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**Thinking Dia-Grams: Mathematics,
**

Writing, and Virtual Reality

In the epilogue to his essay on the develop-

ment of writing systems, Roy Harris declares:

It says a great deal about Western culture

that the question of the origin of writing

could be posed clearly for the first time

only after the traditional dogmas about the

relationship between speech and writing

had been subjected both to the brash coun-

terpropaganda of a McLuhan and to the

inquisitorial scepticism of a Derrida. But

it says even more that the question could

not be posed clearly until writing itself had

dwindled to microchip dimensions. Only

with this ... did it become obvious that

the origin of writing must be linked to the

future of writing in ways which bypass

speech altogether.'

Harris's intent is programmatic. The passage

continues with the injunction not to "re-

plough McLuhan's field, or Derrida's either,"

but sow them, so as to produce eventually a

"history of writing as writina ."

The South Atlantic Quarterly 94:2, Spring 1995.

Copyright © 1995 by Duke University Press.

ccc oo38·2876/95/$1.5o.

390 Brian Rotman

Preeminent among dogmas that block such a history is alphabeti-

cism: the insistence that we interpret all writing-understood for the

moment as any systematized graphic activity that creates sites of in-

terpretation and facilitates communication and sense making-along

the lines of alphabetic writing, as if it were the inscription of prior

speech ("prior" in an ontogenetic sense as well as the more immedi-

ate sense of speech first uttered and then written down and recorded).

Harris's own writings in linguistics as well as Derrida's program of

deconstruction, McLuhan's efforts to dramatize the cultural impris-

onments of typography, and Waiter Ong's long-standing theorization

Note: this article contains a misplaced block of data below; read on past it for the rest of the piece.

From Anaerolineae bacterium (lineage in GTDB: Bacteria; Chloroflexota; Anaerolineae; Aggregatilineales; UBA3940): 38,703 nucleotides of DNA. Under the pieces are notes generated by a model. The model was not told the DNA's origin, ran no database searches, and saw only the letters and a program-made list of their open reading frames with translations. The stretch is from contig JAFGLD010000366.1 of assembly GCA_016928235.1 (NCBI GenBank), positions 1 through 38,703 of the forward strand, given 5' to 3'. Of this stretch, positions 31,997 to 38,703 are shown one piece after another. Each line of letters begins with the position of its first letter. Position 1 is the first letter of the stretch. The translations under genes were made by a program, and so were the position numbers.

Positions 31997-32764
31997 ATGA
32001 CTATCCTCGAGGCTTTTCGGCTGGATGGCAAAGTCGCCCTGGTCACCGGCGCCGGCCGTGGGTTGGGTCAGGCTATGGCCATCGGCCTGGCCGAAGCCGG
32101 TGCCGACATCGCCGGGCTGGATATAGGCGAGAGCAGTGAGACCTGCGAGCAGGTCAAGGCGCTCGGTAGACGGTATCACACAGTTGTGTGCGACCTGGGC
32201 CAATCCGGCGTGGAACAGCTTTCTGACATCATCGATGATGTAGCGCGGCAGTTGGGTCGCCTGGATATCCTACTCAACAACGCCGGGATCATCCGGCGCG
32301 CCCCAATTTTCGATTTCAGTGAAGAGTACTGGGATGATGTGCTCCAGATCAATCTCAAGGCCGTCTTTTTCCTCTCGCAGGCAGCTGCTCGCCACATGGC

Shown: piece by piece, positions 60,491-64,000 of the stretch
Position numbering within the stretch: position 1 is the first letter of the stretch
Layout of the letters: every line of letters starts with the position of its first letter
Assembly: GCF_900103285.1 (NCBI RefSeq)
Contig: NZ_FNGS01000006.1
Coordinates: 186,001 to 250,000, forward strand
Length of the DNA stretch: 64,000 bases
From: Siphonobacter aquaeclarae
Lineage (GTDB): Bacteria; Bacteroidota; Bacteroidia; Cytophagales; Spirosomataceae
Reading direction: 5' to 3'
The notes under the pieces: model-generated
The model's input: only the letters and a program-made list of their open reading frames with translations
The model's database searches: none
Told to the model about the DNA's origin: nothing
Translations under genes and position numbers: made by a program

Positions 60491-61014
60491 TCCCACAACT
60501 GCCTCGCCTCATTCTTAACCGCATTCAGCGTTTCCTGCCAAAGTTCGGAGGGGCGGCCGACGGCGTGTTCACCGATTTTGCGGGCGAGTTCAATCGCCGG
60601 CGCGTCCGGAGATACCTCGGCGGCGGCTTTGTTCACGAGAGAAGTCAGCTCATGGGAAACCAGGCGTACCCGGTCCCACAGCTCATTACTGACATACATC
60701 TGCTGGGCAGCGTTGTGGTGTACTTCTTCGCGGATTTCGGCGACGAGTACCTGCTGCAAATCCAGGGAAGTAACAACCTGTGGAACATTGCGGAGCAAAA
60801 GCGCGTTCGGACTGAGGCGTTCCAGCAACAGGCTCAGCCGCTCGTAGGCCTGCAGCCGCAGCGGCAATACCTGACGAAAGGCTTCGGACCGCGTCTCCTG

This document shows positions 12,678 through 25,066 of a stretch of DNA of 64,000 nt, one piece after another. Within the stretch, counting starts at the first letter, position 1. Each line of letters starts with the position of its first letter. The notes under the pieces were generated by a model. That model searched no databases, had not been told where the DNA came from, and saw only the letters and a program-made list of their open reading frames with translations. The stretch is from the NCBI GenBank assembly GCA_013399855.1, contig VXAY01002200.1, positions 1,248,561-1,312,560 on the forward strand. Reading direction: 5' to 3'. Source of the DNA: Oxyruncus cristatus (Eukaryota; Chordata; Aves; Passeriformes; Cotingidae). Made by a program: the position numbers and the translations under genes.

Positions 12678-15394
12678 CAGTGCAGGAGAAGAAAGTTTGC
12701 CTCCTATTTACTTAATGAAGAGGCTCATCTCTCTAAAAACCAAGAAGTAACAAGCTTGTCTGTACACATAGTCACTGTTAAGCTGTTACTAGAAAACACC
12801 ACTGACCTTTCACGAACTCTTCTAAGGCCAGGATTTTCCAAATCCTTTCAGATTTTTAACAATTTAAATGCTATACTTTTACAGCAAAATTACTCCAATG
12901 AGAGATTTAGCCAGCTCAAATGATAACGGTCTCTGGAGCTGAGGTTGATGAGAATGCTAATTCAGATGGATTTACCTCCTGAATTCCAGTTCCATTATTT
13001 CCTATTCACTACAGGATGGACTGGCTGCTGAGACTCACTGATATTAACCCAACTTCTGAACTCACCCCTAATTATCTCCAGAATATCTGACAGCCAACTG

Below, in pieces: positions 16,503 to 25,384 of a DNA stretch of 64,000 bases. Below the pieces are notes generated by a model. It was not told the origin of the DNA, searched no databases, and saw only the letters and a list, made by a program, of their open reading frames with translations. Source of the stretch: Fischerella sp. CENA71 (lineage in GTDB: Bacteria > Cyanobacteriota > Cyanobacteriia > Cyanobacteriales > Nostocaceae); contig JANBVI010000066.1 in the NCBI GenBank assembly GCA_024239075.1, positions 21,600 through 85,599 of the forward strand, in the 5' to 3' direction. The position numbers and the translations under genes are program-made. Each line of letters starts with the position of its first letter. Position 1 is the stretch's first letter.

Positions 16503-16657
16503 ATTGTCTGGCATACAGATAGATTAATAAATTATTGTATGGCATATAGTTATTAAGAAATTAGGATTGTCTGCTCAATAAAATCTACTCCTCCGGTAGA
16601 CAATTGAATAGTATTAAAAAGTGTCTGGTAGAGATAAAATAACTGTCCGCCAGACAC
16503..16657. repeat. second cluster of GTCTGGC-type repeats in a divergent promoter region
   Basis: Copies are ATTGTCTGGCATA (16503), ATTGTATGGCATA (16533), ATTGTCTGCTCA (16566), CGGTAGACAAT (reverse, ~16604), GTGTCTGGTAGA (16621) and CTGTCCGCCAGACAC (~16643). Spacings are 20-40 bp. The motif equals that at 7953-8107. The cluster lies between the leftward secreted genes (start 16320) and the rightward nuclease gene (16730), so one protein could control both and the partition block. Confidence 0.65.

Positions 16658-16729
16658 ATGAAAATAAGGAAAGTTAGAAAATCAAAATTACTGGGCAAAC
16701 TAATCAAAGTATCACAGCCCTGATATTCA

of the orality/writing disjunction in relation to consciousness, among

others, have all demonstrated the distorting and reductive effects of

the subordination of graphics to phonetics and have made it their

business to move beyond this dogma. Whether, as Harris intimates,

writing will one day find a speechless characterization of itself is im-

possible to know, but these displacements ofthe alphabet's hegemony

have already resulted in an open-ended and more complex articu-

lation of the writing/speech couple, especially in relation to human

consciousness, than was thinkable before the microchip.

A written symbol long recognized as operating nonalphabetically-

even by those deeply and quite unconsciously committed to alpha-

beticism-is that of number, the familiar and simple other half, as

it were, of the alphanumeric keyboard. But, despite this recognition,

there has been no sustained attention to mathematical writing even

remotely matching the enormous outpouring of analysis, philosophiz-

ing, and deconstructive opening up of what those in the humanities

have come simply to call "texts."

Why, one might ask, should this be so? Why should the sign sys-

tem long acknowledged as the paradigm of abstract rational thought